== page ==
It should be noted that the IP address “” belongs to Google Public DNS, a legitimate domain name service operated by Google, and it is not involved with Win32/RBrute.

Since infected PCs will no longer be using the router’s DNS server, they will no longer be affected by its bogus redirections. On the other hand, the router is still compromised and will nag each computer trying to resolve “facebook” or “google” domains through its DNS service until they are infected with Win32/Sality. This tactic is far from stealthy and in fact tries to annoy the user into infecting its system or simply breaking “google” and “facebook” domains for operating systems that are not targeted (e.g. Linux).

Currently, the goal of this operation appears to be solely to increase Sality’s botnet size.

Technical Analysis

Win32/Sality’s DNS changer component is composed of two binaries: a router scanner and a DNS / HTTP server. Both malware are dropped by Win32/Sality.

Router Scanner Binary – Win32/RBrute.A

At the beginning of the execution, the malware creates a mutex with the name “19867861872901047sdf” to avoid running multiple instances.

It then checks a hard-coded IP address every minute to fetch a command; that command is either a scan instruction or a request to try to log onto an IP address to change the primary DNS.

A scan instruction comes with an IP address to start and the number of addresses to try. Win32/RBrute.A will try to do a HTTP GET on TCP/80, hoping to receive a HTTP Error 401 – Unauthorized. The router model is extracted from the realm attribute of the HTTP authentication schemes. If a targeted router is found, the malware sends back its IP address to the C&C.

Win32/RBrute.A flowchart

Win32/RBrute.A flowchart

The C&C will then issue a request to login to the router using a password provided by the C&C. If the login is successful, the primary DNS server is changed in the router to a host running the Win32/RBrute.B malware.

DNS and HTTP Server Binary – Win32/RBrute.B

This component is divided in three parts: the control thread, the DNS server thread, and the HTTP server thread.

Although both the DNS and the HTTP server thread can be used at the same time, the malware will choose, based on a random value, to be either a DNS or a HTTP server. A constant in the formula ensures that 80% of the infections will act as DNS servers, although we’ve seen this constant set to 50% at the beginning of the operation.

Choosing the DNS or HTTP server thread randomly.

Choosing the DNS or HTTP server thread randomly.

If the chosen server thread would not start, the malware will fall back to the other mode:

Fallback to the other mode if the choosen thread could not start.

Fallback to the other mode if the choosen thread could not start.

The operator can also force a thread to start by sending a specially crafted DNS or HTTP request. A mutex with the name “SKK29MXAD” ensures that only one instance can run on the host.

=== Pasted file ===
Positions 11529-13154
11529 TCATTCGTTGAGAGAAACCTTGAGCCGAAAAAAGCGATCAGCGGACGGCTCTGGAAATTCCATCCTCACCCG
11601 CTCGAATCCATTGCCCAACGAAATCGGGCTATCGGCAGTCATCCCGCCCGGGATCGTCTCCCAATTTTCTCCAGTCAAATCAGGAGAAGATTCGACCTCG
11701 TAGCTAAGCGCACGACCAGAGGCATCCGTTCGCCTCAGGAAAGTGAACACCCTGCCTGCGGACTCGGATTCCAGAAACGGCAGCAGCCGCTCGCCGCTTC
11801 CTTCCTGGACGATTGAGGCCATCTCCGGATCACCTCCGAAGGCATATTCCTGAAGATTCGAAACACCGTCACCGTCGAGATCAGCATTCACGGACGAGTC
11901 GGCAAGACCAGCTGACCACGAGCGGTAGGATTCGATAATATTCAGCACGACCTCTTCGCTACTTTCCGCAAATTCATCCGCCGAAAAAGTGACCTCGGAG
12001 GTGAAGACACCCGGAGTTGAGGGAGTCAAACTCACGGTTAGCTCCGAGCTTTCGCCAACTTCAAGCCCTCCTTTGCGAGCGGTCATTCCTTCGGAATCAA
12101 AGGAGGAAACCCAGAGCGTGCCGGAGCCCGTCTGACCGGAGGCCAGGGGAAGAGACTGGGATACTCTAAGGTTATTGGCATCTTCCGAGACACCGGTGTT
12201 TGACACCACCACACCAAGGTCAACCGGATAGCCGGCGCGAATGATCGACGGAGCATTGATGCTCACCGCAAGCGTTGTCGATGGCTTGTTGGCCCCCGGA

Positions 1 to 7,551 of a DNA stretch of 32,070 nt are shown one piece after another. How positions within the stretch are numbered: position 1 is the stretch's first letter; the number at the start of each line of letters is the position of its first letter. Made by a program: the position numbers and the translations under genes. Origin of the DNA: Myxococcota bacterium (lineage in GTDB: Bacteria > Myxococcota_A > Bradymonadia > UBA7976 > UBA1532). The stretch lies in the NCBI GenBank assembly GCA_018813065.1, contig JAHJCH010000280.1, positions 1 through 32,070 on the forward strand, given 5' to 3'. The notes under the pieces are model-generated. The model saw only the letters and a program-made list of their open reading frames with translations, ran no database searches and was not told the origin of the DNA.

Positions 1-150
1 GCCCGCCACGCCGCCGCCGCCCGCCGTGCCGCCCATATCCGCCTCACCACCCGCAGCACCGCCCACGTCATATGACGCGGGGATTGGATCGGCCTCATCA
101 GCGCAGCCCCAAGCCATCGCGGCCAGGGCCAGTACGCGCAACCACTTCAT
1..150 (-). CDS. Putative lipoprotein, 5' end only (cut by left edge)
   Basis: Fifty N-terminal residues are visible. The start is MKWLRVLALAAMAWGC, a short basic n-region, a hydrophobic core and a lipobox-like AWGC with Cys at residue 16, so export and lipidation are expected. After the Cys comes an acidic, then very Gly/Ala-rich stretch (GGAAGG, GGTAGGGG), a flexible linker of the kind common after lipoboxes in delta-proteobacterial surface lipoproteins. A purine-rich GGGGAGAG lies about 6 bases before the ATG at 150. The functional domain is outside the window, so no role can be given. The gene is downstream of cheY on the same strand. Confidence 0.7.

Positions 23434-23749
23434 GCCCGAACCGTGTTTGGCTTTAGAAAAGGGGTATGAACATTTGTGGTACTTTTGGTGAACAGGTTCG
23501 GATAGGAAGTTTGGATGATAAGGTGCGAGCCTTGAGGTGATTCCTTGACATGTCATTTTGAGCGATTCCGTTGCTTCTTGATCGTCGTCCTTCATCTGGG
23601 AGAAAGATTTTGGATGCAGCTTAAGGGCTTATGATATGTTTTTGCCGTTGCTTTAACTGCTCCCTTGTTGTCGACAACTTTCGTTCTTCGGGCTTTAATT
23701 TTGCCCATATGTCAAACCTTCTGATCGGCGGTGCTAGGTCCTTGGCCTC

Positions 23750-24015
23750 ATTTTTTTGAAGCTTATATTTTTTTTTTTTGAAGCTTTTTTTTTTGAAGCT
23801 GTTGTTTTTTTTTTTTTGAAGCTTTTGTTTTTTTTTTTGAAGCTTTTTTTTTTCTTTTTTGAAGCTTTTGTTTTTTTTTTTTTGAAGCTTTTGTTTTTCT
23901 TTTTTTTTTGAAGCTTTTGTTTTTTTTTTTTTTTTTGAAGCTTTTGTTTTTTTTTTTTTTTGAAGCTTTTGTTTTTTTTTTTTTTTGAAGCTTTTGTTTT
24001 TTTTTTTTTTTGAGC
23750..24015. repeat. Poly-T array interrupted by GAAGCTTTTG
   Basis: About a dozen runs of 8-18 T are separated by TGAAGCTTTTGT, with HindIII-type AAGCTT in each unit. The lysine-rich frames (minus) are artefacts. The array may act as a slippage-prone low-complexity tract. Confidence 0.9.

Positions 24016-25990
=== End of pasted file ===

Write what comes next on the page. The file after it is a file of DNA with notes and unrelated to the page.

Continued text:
Control Thread

The control thread is used to report back to the C&C and to reconfigure the server instance.

Every two minutes, the malware will send a packet to a hard-coded IP address containing information about the machine on which it is running. The C&C will then answer with an IP address that will be used to deliver the infected Chrome installation. If the malware is in DNS mode, the IP address served by the C&C will be that of a rogue HTTP server installed on a Sality-compromised machine. In the other case, the C&C will send the IP address of a server outside of Sality’s P2P network, which will be serving the fake Chrome installation page.

Listed below is the host information sent by the control thread to the C&C:

  • Computer name – GetComputerName()
  • Local time – GetLocalTime()
  • Country – GetLocaleInfoA()
  • Windows directory – GetWindowsDirectoryA()
  • Windows product name – from the registry key “HKEY_LOCAL_MACHINE/SOFTWARE/Microsoft/Windows NT/CurrentVersion/Product Name
  • CPU names – from the registry keys
    HKEY_LOCAL_MACHINE/HARDWARE/DESCRIPTION/System/CentralProcessor/<CPU #>/ProcessorNameString
  • Memory stats – GetMemoryStatusEx()
  • Result of IsDebuggerPresent()
  • Memory usage of the malware – GetProcessMemoryInfo()
  • Uptime of the malware – in minutes
  • Number of threads n use

The information packet has the format:


The screenshot below shows an information packet sent to the C&C.

Host information packet sent to the C&C. In blue: payload checksum, in red: payload length, in black: encrypted server mode, in green: encrypted host information

Host information packet sent to the C&C.
In blue: payload checksum, in red: payload length, in black: encrypted server mode, in green: encrypted host information

The host information, green in the previous example, is the following string encrypted with RC4:

9BC13555|24.03.2014 21:56:27|United States|C:\WINDOWS|Microsoft Windows XP|proc#0 QEMU Virtual CPU version 1.0|1|358|511|1117|1246|0|2|0|0|

The C&C will then answer with a packet with the service IP address to use:


DNS Server Thread

The DNS server looks for requests that contain “google” or “facebook” in the domain name. If it finds one, the DNS response it will send back will contain the IP address of a Win32/RBrute.B HTTP server on the Sality network. If the query doesn’t contain “facebook” or “google”, it will relay the query to Google’s DNS servers (“” or “”) and will forward the response to the client.

Sending a packet to the server on UDP/53 with “0xCAFEBABE” as the payload will set the “udme” flag in the Windows registry key “HKEY_CURRENT_USER/SOFTWARE/Fihd4“. This flag ensure that the DNS server thread will start at the next reboot, overriding the random process. The server will reply “0xDEADCODE” to confirm the command.

HTTP Server Thread

When receiving a browser request by a user that has been redirected, the HTTP server thread will first look at the browser User-Agent and will have a different behavior consequently.

If the User-Agent contains “linux” or “playstation”, the server will silently drop the connection (how rude!). If the User-Agent makes reference to a mobile (matching one of the following words: “android”, “tablet”, “Windows CE”, “blackberry” or “opera mini”), the server will serve Win32/Sality (!) malware 5% of the time even though these are mobile devices User-Agent; otherwise, the request is dropped.  Finally, if the User-Agent contains “opera”, “firefox”, “chrome”, “msie” or anything else, the user will be served the Win32/Sality.